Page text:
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Designer Q&A: Vermont Modern

The new line from Hubbardton Forge launched last month. Go behind the scenes with its designer and see what inspires him.

Alison Martin
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Vermont Modern's style drastically differs from the Hubbardton Forge aesthetic.
Vermont Modern's style drastically differs from the Hubbardton Forge aesthetic.

Last January, the Hubbardton Forge showroom toasted the launch of its new brand, Vermont Modern, at Lightovation. The new line brought color and sharp designs to the showroom with unique fixtures that evoked styles all their own.

We caught up with design director David Kitts to hear more about this new line and what inspires him most.

What makes Vermont Modern different from Hubbardton Forge?

DK: In most cases, the product in Vermont Modern is edgier than Hubbardton Forge. This often translates to a more contemporary, trendier look but in some cases, that also meant a product that was simply more fun. This edginess is part of the different attitude that Vermont Modern has compared to Hubbardton Forge. From the bold logo to the use of bright colors and quirky kinetic elements, right out of the gate, Vermont Modern was meant to set itself apart from Hubbardton Forge. 


In your mind, who are the primary buyers/targets for Vermont Modern? How are they different from Hubbardton Forge's buyers?

DK: Our primary buyer for Vermont Modern is someone who not only appreciates modern design, but really values our story of quality and social responsibility that comes with being made in Vermont. The design, scale and lower price points are also targeted, but not limited to, a more youthful audience compared to Hubbardton Forge. I initially thought that many Vermont Modern customers of today would become the Hubbardton Forge customers of tomorrow, however with trends continuing to head toward the more contemporary side, I could also see the reverse occurring. 


Explain how a lighting fixture goes from conception to showroom.

DK: We draw inspiration from a variety of sources – architecture, art, the natural world, even patterns and details from everyday items. We take that idea and translate it in a way we can present to the rest of the design team –  maybe it becomes a paper sketch, computer draft or a small model of foam or some other material. The team talks about the concept, brainstorms and refines. From there, it’s off to engineering and prototyping to work out how to scale-up and recreate the design and create the custom tooling and dies. We make our own molds and dies in-house, with some of the custom tooling taking hundreds of hours to create. When everything is completed, our artisans use a combination of traditional skills and modern technology to create each piece. Everything is handcrafted and made to order with more than 230 people working here in Castleton, VT.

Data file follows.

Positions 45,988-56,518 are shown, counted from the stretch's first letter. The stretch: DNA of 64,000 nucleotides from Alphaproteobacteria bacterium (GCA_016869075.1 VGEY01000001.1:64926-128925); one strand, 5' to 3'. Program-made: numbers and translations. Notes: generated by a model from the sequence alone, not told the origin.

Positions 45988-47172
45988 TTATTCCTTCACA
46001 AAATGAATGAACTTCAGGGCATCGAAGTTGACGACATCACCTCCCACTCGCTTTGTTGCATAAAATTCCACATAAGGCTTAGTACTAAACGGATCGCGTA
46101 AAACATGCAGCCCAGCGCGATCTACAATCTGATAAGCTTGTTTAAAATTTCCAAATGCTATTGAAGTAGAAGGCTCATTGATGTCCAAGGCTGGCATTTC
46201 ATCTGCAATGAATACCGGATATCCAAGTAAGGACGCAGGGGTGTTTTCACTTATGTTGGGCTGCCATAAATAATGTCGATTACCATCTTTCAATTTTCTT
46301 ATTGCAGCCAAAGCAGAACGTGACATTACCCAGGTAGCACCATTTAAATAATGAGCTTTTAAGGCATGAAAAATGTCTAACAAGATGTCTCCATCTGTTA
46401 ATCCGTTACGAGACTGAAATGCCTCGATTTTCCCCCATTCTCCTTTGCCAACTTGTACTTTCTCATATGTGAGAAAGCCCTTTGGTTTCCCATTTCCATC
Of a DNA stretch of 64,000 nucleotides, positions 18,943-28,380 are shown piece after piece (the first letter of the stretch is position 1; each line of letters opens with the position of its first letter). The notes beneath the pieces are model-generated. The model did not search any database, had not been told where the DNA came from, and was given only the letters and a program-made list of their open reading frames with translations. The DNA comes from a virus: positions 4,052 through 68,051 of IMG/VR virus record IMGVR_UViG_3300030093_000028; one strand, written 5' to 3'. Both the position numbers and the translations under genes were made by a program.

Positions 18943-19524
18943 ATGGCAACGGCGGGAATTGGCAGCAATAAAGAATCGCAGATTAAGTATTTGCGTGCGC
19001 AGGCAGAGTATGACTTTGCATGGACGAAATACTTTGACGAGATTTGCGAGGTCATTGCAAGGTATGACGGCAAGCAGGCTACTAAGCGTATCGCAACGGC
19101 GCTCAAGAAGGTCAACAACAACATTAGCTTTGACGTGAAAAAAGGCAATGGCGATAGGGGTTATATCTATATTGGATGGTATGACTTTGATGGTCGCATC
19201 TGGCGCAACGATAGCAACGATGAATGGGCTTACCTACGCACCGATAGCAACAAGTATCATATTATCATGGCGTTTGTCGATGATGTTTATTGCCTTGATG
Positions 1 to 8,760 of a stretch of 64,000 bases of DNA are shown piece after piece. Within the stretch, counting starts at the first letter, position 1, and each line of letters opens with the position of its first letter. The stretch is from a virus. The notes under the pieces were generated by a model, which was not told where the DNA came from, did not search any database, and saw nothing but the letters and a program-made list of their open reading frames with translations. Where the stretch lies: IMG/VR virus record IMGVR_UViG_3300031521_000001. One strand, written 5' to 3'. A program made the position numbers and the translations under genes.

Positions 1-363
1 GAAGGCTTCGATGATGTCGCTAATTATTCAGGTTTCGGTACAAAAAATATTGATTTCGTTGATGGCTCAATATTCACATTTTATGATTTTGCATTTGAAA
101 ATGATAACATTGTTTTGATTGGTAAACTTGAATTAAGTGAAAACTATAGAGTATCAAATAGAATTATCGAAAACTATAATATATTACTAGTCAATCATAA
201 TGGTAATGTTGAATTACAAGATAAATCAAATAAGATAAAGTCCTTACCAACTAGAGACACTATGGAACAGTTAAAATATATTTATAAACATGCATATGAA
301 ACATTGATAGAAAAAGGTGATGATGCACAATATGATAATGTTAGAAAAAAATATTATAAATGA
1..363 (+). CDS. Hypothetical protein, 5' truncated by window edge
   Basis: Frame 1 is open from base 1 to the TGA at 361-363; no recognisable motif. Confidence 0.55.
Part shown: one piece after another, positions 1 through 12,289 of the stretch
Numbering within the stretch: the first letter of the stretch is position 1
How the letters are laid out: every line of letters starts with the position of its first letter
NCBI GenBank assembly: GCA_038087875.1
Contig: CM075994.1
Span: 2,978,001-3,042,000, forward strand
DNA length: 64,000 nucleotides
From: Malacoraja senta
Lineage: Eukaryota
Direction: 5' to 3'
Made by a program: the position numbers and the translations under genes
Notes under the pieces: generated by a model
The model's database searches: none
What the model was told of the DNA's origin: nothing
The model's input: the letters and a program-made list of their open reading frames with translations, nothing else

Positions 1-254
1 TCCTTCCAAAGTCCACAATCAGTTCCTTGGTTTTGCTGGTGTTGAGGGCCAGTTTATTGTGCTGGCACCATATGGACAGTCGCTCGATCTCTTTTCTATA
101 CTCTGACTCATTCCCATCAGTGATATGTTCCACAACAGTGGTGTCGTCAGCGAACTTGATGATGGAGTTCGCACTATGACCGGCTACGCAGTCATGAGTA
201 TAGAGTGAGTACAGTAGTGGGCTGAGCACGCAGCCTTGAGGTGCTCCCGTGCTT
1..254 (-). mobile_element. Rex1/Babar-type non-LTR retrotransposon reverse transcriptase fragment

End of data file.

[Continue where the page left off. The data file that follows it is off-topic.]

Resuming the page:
Do you have a favorite fixture? Which one and why?

DK: I rarely have a favorite fixture but I definitely have favorite details, which I think is what sets Vermont Modern and Hubbardton Forge apart from the competition. Some of my favorite details in Vermont Modern are:


Copernicus Vermont Modern1.       Vermont Maple wooden spheres from a local toymaker on the Copernicus fixtures and task lamp.








Cumulus Vermont Modern2.       The way the Cumulus dining pendant moves when touched is unexpected. 

Stretch Vermont Modern3.       The dramatic glow of the Stretch pendant — it really brings the fixture to life.

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